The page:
Last year I visited rural health clinics and hospitals across northwest Nigeria, an area marked by endemic malnutrition, childhood pneumonia and malaria. Medical oxygen was almost entirely absent from health facilities. Doctors in one referral hospital told me they were regularly forced to ration access to oxygen between children in desperate need, based on judgments about their survival prospects. And this is a microcosm of experience across the poorest countries. Modeling suggests that improving oxygen access could avert 148,000 deaths of children under 5 each year in the 15 countries that have the highest pneumonia burden. So why are we losing so many lives that could be saved?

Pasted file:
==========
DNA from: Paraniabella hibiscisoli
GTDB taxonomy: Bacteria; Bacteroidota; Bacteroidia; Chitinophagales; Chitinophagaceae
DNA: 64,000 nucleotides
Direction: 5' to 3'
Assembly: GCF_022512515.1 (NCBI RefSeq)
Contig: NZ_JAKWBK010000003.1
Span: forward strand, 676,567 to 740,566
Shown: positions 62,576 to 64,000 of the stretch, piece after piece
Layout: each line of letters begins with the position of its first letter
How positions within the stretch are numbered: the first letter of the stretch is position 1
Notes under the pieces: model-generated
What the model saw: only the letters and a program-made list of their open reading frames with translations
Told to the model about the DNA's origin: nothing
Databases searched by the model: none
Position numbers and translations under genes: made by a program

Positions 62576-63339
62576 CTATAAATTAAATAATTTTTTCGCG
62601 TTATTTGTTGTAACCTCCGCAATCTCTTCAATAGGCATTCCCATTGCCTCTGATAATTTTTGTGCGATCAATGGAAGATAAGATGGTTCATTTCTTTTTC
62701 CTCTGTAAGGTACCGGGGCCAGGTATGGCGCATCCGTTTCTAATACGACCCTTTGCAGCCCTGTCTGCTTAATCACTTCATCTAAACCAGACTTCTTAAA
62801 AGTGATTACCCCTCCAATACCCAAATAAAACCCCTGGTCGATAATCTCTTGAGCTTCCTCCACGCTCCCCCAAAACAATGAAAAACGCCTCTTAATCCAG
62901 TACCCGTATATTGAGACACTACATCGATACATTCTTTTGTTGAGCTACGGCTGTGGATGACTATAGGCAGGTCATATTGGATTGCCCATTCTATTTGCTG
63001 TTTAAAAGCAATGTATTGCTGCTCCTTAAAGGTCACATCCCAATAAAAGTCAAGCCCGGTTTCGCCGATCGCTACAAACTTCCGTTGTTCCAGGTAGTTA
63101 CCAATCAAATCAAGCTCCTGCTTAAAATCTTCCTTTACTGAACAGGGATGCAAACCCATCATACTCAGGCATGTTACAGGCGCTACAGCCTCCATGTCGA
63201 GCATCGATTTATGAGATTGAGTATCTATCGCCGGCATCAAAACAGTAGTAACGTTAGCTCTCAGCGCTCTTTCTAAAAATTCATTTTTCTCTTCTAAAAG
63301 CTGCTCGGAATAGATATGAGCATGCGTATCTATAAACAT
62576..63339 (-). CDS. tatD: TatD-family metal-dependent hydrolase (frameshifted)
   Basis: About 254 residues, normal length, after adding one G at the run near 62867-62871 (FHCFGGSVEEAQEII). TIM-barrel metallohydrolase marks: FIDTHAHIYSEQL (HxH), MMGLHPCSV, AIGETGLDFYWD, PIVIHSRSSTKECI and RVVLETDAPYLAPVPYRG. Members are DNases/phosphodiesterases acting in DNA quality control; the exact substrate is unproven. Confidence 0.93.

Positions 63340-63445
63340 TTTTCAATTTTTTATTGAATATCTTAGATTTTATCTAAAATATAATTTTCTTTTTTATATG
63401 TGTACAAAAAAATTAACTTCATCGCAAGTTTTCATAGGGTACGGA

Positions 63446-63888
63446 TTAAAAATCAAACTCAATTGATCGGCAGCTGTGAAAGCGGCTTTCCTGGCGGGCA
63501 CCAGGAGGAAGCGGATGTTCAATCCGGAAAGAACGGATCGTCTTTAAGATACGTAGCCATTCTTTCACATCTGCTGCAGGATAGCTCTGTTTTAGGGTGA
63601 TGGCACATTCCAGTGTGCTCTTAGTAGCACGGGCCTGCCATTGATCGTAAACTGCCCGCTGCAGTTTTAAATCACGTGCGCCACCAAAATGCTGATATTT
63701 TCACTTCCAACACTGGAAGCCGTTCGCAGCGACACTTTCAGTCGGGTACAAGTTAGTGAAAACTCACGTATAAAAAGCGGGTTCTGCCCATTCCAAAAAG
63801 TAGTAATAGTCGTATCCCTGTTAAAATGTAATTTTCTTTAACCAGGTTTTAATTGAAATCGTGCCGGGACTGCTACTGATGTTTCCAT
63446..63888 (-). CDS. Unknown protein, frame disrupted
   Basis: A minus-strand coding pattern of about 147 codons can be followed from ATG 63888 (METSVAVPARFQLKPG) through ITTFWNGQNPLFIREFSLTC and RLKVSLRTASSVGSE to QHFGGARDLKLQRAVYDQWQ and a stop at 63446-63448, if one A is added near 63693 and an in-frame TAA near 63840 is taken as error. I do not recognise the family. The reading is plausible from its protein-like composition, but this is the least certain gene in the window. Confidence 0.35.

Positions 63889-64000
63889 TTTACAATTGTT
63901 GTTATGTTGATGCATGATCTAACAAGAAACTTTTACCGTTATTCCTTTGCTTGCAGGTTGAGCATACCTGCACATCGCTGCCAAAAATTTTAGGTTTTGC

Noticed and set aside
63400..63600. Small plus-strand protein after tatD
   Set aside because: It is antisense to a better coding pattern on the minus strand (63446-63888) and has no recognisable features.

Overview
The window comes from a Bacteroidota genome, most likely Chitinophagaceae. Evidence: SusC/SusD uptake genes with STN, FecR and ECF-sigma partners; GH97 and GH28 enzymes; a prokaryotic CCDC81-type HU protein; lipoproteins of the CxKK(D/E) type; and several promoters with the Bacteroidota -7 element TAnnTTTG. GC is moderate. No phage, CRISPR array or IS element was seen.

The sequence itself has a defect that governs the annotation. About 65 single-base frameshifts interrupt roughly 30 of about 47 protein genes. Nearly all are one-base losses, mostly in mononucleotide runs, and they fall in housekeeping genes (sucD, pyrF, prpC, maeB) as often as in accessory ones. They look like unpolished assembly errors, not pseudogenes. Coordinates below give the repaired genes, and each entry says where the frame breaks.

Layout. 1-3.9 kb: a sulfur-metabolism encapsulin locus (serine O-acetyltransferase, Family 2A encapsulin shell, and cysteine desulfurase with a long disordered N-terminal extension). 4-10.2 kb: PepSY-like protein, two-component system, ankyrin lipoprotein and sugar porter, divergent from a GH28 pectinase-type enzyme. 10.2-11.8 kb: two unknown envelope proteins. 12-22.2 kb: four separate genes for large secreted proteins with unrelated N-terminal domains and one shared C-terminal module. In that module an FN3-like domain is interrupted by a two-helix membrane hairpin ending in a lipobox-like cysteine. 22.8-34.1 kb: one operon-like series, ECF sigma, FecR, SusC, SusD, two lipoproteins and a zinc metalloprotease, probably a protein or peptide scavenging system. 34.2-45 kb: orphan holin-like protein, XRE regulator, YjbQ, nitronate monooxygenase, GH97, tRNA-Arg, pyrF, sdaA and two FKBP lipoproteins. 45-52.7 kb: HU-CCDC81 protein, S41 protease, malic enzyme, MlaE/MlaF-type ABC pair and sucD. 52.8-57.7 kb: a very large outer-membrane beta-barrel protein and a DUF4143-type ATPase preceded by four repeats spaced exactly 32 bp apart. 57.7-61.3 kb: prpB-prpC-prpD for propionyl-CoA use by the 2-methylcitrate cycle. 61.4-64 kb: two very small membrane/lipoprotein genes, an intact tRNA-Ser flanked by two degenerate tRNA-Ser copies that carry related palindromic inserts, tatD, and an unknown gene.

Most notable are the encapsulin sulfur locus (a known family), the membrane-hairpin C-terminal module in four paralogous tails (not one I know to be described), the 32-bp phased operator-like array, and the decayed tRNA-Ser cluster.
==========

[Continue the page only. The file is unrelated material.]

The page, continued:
Medical oxygen supplies starkly illustrate health inequalities between and within countries. The UK hospital that treated Boris Johnson for COVID-19 is supplied with industrial quantities of high-grade liquid oxygen, with storage facilities linked to patients through miles of piping and complex valves. Bulk purchases reduce costs. Meanwhile, public financing of the National Health Service means patients receive oxygen free of charge.

Contrast this with the situation in poorer countries. Most hospitals are supplied by cylinders filled at industrial gas plants and transported by truck. Patients are typically charged directly for the cost of refilling. Treating a child with severe pneumonia over 3-4 days can require anything from 4,000 to 8,000 cubic liters of oxygen at a cost of $40-60. For the poorest households, that prospective bill represents a huge barrier to treatment – if the child is able to get to a hospital with oxygen at all.